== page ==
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Rise Together: An Unforgettable Halftime at FCC

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This home video by Toby Tripp shows his son, Bradley, making a goal.

By Gail Finke

 

“Oh Cincy is! So wonderful!”

One of the cheers popular in “the Bailey,” the famous, raucous cheering section for Cincinnati’s two-year-old professional soccer team, Football Club Cincinnati or FCC, starts with those words. It goes to the tune of “When the Saints go Marching in.”

There are other cheers, too, and drum patterns, and cadences to clap along to. Denizens of the Bailey (a low-rent, bleacher section of UC’s Nippert Stadium)  also pound the side of the cheering section, set off plumes colored smoke, and wave handmade flags. Not always kind to the opposing team, the Bailey generally cheers for almost anyone else on the field, including the children who escort the teams to the pitch, Sprinkles the Dunkin Donuts mascot, and youth soccer players who try to score goal kicks against Sprinkles at halftime.

I sit in the Bailey, which would probably astonish many people I grew up with. An arts kid rather than an athlete, I have never had more than a passing interest in any sport. But suddenly, and seemingly out of the blue, I’m wearing orange and blue. I’m standing for 90 minutes and singing for most of them. I’m getting it – the whole sports fan thing, and soccer, the once-incomprehensible “beautiful game.”

On Wednesday, at halftime, I saw something else beautiful.

Carson, a member of the Cincinnati TOPSoccer league, celebrates making a goal. (Courtesy photo)

“Oh Cincy is so wonderful….”

It was College Night. At halftime, while about half the stands emptied as people rushed the food and beer vendors, UC’s multiple-time world champion dance team stomped about the field and shook their long hair in some sort of exhibition they said was a dance. The UC Bearcat (wearing an FC Cincinnati shirt) gamboled about, and the men’s and women’s soccer teams faced off in a goal kick competition. It was good college fun, and as the crowd was heading back to their seats, Sprinkles the Donut headed out for the children’s goal kick competition.

But these children were not the typical tykes who line up for a chance to kick the ball. They were older, for one thing. Two were in wheelchairs, rolling out on the pitch with a giant soccer ball that looked for all the world like one of those ball-shaped pillows sold for children’s bedrooms – but gargantuan in size. Each child had at least one adult with him or her; some had two.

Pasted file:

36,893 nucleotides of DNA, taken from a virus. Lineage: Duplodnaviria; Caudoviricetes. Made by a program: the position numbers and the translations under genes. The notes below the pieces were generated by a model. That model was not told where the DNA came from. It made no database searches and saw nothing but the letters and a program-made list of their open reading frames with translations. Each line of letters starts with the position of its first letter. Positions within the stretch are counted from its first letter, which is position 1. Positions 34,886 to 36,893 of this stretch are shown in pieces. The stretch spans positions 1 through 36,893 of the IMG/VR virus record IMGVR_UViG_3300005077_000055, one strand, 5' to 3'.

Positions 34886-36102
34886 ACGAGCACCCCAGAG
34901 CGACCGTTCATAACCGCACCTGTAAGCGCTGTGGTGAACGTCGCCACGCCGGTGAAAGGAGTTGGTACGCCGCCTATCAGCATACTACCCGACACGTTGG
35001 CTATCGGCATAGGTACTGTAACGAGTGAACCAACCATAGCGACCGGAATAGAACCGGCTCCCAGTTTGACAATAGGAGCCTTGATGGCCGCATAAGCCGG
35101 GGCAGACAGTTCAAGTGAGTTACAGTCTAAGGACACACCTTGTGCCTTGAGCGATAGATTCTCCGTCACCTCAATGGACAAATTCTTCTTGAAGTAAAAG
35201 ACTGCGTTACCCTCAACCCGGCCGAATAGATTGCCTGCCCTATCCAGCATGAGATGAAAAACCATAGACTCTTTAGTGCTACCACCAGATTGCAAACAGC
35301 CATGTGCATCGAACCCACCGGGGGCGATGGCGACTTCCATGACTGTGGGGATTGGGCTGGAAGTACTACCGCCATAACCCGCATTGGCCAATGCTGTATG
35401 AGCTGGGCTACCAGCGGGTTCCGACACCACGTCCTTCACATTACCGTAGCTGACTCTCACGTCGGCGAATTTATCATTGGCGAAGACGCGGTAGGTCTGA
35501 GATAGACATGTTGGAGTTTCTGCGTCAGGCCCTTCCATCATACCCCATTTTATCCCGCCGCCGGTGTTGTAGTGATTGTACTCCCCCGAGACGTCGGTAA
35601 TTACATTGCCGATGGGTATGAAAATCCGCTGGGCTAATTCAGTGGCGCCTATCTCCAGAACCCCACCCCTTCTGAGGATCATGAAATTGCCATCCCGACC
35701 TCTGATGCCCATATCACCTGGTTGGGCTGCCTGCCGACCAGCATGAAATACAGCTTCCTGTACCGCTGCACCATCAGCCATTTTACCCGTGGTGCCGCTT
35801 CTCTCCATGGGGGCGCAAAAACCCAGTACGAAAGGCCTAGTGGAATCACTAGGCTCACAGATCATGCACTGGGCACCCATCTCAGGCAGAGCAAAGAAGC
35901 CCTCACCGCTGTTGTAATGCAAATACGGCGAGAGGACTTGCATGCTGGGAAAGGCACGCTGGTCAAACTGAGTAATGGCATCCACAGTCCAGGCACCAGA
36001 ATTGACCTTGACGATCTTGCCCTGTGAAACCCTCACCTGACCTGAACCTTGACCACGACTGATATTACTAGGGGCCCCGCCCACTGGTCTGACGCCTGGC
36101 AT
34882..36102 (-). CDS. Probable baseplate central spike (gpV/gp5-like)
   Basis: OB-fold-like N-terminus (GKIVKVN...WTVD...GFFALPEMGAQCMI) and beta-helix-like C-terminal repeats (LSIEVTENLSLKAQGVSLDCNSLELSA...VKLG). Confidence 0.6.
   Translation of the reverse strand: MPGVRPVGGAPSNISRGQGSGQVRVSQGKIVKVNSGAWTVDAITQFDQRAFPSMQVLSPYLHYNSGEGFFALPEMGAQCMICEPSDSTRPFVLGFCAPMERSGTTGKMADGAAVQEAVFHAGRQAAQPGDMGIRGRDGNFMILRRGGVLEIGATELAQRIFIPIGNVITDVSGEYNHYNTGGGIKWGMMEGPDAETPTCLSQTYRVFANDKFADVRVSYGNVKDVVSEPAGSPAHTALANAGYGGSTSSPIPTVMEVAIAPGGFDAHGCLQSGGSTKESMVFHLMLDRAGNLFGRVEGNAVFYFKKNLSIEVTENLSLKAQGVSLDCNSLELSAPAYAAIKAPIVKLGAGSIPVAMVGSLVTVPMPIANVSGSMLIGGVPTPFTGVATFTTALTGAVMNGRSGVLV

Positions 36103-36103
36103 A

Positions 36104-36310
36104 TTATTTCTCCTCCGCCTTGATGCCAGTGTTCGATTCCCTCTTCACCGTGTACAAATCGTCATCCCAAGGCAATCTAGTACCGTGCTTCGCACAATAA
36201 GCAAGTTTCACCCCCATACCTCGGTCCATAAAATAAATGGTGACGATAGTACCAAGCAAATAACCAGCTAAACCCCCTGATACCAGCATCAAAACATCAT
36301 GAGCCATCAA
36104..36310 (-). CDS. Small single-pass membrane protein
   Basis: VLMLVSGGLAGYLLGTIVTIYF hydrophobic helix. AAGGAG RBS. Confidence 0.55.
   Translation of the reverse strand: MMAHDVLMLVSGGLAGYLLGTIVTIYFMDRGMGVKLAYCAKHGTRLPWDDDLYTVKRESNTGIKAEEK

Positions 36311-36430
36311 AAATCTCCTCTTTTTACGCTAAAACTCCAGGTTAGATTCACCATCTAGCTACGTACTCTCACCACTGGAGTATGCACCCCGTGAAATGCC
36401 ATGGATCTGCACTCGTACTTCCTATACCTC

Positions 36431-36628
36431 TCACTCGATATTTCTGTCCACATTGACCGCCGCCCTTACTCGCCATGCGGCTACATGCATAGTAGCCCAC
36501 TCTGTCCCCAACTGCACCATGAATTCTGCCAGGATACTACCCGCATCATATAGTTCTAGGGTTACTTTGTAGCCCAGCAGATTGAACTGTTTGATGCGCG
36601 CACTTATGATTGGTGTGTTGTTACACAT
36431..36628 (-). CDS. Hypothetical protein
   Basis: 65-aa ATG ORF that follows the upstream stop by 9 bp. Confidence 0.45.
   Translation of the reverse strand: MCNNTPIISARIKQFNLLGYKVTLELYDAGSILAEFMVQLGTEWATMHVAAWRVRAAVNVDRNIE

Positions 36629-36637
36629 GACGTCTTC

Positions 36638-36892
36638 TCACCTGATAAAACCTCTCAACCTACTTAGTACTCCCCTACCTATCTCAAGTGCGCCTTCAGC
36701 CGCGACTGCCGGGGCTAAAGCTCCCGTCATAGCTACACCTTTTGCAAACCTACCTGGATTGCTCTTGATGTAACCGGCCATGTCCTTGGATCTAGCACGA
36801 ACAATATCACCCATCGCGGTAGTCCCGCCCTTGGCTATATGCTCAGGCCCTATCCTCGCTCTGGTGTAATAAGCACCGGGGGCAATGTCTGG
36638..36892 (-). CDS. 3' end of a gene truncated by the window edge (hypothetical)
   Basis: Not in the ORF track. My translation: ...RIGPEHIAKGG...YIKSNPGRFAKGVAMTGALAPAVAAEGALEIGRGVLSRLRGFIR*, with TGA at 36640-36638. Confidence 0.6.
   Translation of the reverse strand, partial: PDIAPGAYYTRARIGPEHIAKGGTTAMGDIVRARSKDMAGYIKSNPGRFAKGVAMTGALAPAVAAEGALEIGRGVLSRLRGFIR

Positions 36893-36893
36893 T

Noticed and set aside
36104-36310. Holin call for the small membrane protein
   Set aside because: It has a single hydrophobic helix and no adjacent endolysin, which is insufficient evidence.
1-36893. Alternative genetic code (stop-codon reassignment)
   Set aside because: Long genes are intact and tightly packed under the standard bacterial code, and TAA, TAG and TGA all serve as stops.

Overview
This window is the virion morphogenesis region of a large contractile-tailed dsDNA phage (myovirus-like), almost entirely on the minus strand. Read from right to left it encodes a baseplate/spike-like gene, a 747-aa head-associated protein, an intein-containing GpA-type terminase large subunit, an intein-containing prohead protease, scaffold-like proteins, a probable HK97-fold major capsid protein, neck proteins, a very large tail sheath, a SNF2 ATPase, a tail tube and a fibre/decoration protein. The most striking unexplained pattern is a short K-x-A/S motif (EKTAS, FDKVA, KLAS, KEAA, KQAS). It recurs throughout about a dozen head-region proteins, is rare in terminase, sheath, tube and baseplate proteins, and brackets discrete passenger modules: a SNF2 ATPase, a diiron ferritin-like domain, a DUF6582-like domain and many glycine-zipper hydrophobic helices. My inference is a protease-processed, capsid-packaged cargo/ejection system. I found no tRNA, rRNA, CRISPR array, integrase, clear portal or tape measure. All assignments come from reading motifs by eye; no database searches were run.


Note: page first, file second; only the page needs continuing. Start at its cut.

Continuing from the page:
The first boy came up for a kick. He walked slowly, with difficulty, just managing to move the ball. An adult kept him on track, and together they walked that ball all the way to the goal. Unusually slow, Sprinkles did not manage to deflect it in time. The ball went in.

And the Bailey roared.

Not a polite cheer, a roar. People checking their cellphones or eating a snack looked up. People chatting with each other turned back to the field.

One by one the kids came up, so pleased with themselves they pumped their arms and jumped for joy. With every kick, the roars grew louder. The fans in the front row were on their feet.

Randy Corey is president of Cincy TOPSoccer, a league for children with disabilities. These were his kids (one of them, literally), and he and was on the field. “When our first player started dribbling the ball with the assistance of one of our coaches and the crowd realized what they were seeing and went crazy… that was over the top!” he said.

My daughter was one of the players on the field and her joy simply exploded! It energized her. She put the ball in the net and ran straight to the UC Bearcat and threw her arms around him – and he her.”

Justin, 11, poses with Sprinkles, the Dunkin Donuts mascot who doubles as a goalkeeper. (courtesy photo)

Then a boy hung back. His arms and legs jerking in spasms, he tried to run forward and backward at the same time. A man came out to help him and I recognized my coworker, Wayne Topp, Assistant Vocations Director for the Archdiocese. The boy was his son Justin, 11.

The crowd clapped to encourage him, but Justin hung back more. Wayne made a “quiet down” motion, and the fans in the center front of the Bailey started shouting to the people behind them on either side, “We’re too loud for him! We’re too loud! Quiet down!” To a man, the front row raised their arms and shook their hands in the American Sign Language gesture for applause. The rest of the Bailey held its collective breath. Justin took a few more steps before finally turning to his dad to be carried off the field.

“When it was clear that Justin desperately needed silence, the entire crowd in the Bailey went absolutely quiet to help him. It was one of the most beautiful moments I’ve had the pleasure of witnessing in sports.” Wayne wrote on his Facebook page the next day.

He told me that Justin, who has cerebral palsy, can’t take loud and unexpected noises. He wore ear protection and his parents and coaches talked to him about what the noise would be like, but in the end the excitement and the crowd were too much. But only for a while.